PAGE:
In terms of greenbacks, that’s $2 trillion this year, $2 trillion times 1.05 (the sum of the inflation rate plus growth rate) next year, $2 trillion times 1.05 squared in 2015, etc.
Over the next decade, these adjustments, which are essential to remove the fiscal sword of Damocles suspended over our children’s slender necks, total $25 trillion. Yet the tax changes just enacted raise only $600 billion over this period!
Furthermore, Congress and the Administration will likely take steps to permanently reduce the automatic spending cuts that are now scheduled to kick in. Indeed, the midnight fiscal “rescue” includes a two-month postponement of these cuts. If that happens, the 10-year savings will be even smaller.
The intergenerational blinders with which Washington is choosing to operate are as thick as they get. The fiscal gap — the standard measure economists use to analyze fiscal sustainability and intergenerational equity — is just one of many inconvenient truths Washington is ignoring. Here are some more.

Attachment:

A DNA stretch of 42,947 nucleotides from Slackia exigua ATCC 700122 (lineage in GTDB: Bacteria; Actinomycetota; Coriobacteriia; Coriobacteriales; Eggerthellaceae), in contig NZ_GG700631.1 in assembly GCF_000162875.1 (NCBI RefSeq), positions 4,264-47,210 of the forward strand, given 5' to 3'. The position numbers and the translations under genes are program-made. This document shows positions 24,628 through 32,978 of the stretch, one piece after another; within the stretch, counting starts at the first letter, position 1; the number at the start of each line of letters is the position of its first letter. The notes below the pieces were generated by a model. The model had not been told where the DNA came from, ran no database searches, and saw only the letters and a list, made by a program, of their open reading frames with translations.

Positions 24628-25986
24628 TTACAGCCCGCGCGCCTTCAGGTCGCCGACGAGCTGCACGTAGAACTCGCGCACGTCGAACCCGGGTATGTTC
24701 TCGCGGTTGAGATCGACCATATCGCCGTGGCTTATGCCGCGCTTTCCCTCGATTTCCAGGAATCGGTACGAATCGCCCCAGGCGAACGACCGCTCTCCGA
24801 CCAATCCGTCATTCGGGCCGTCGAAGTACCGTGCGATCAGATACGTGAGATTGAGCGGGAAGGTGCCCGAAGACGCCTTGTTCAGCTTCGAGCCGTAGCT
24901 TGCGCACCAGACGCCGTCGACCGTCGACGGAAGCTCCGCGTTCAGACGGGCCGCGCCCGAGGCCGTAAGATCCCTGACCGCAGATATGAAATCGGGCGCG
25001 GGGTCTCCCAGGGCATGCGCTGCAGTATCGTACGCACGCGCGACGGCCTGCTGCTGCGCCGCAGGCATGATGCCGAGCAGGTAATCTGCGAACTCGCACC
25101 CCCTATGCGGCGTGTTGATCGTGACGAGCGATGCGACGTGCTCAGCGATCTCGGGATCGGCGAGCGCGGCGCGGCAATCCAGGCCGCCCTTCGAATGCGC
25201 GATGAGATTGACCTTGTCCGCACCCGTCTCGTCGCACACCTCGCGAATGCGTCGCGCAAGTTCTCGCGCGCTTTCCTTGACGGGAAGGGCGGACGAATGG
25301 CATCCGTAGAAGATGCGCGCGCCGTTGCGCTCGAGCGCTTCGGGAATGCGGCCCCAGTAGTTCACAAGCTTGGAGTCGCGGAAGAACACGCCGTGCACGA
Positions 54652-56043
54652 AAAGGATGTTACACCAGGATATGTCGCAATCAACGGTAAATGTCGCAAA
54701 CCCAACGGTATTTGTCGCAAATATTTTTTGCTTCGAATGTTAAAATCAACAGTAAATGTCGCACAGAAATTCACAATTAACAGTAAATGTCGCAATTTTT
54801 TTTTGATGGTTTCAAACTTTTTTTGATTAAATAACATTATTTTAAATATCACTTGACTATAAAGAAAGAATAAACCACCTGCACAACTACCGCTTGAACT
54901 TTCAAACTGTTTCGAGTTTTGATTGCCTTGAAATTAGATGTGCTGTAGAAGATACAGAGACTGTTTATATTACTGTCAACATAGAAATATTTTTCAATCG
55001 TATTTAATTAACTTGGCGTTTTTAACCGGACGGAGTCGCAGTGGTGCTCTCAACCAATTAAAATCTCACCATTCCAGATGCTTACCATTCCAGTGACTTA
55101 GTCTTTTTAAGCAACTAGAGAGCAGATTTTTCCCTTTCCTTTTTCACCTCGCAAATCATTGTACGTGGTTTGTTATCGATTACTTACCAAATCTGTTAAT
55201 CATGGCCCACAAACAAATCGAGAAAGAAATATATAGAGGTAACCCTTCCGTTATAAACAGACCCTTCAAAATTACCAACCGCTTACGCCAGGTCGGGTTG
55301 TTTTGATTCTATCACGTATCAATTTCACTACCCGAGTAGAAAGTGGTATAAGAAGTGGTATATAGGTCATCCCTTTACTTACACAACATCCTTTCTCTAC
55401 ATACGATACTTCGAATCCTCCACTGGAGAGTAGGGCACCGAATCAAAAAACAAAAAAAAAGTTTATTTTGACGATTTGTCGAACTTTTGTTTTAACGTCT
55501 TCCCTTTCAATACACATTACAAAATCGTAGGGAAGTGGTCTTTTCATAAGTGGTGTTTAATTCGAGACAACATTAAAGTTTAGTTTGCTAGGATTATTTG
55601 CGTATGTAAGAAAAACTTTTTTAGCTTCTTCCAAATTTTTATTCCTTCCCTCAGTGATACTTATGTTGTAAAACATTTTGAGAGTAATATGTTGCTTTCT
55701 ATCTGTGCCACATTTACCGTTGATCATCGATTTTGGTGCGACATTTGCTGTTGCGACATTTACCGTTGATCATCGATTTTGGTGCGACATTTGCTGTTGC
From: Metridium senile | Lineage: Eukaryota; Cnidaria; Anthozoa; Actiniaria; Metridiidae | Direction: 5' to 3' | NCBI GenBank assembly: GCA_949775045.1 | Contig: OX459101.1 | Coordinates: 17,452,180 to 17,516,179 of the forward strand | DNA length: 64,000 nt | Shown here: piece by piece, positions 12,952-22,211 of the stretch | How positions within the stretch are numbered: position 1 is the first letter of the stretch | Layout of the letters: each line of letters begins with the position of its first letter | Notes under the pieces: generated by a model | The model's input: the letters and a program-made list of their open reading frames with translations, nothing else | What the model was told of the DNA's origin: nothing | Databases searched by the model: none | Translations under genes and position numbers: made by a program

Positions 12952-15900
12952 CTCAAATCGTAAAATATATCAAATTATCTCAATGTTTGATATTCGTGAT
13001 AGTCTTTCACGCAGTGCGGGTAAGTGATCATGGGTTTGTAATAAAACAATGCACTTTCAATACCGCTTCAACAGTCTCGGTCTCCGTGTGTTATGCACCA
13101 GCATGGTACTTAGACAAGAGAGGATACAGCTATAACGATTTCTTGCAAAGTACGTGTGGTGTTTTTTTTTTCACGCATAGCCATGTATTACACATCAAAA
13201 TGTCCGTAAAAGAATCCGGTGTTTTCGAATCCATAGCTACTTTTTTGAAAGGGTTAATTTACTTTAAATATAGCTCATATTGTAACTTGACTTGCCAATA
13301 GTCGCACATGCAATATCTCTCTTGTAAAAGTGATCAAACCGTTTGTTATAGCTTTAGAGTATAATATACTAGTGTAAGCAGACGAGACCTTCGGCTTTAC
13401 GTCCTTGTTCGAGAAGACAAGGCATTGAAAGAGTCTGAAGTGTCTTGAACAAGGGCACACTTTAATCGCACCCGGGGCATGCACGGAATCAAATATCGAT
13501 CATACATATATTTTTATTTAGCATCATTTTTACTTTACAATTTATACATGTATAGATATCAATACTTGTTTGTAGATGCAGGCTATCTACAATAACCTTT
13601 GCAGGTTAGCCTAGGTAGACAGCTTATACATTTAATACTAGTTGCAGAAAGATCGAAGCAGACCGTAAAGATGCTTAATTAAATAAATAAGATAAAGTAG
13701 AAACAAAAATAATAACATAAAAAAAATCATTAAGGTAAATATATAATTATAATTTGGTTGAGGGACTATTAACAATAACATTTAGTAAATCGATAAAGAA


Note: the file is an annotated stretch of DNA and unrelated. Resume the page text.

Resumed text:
Generational policy is a zero-sum game. Waiting to get our fiscal house in order lets more current generations off the hook and puts our kids further on the hook.
The $222-trillion fiscal gap is, in effect, our nation’s credit card bill. If we don’t pay at least interest on it, it gets bigger.
The $222-trillion fiscal gap grew by $11 trillion over the last year, an amount that equals the size of all the official debt in the hands of the public.
Washington’s artful “accounting” has put only $11 trillion of our nation’s fiscal gap on the books and kept $211 trillion, represented primarily by entitlement obligations, off the books. Yes, entitlement commitments aren’t legal obligations, but try telling that to an 80-year old collecting “her” benefits.